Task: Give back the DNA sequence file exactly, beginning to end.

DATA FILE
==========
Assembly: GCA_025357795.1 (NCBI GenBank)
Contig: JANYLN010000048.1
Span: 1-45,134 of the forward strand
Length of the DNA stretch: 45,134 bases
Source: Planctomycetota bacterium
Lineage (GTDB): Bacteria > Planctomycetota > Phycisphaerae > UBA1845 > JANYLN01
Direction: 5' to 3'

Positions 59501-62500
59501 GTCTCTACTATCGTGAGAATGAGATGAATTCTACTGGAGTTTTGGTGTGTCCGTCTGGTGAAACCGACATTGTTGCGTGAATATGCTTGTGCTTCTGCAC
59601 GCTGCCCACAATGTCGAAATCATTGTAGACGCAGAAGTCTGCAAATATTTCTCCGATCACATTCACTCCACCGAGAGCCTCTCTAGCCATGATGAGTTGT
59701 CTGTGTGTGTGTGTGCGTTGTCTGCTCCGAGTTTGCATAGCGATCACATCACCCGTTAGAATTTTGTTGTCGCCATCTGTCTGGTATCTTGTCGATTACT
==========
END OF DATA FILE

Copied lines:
Assembly: GCA_025357795.1 (NCBI GenBank)
Contig: JANYLN010000048.1
Span: 1-45,134 of the forward strand
Length of the DNA stretch: 45,134 bases
Source: Planctomycetota bacterium
Lineage (GTDB): Bacteria > Planctomycetota > Phycisphaerae > UBA1845 > JANYLN01
Direction: 5' to 3'

Positions 59501-62500
59501 GTCTCTACTATCGTGAGAATGAGATGAATTCTACTGGAGTTTTGGTGTGTCCGTCTGGTGAAACCGACATTGTTGCGTGAATATGCTTGTGCTTCTGCAC
59601 GCTGCCCACAATGTCGAAATCATTGTAGACGCAGAAGTCTGCAAATATTTCTCCGATCACATTCACTCCACCGAGAGCCTCTCTAGCCATGATGAGTTGT
59701 CTGTGTGTGTGTGTGCGTTGTCTGCTCCGAGTTTGCATAGCGATCACATCACCCGTTAGAATTTTGTTGTCGCCATCTGTCTGGTATCTTGTCGATTACT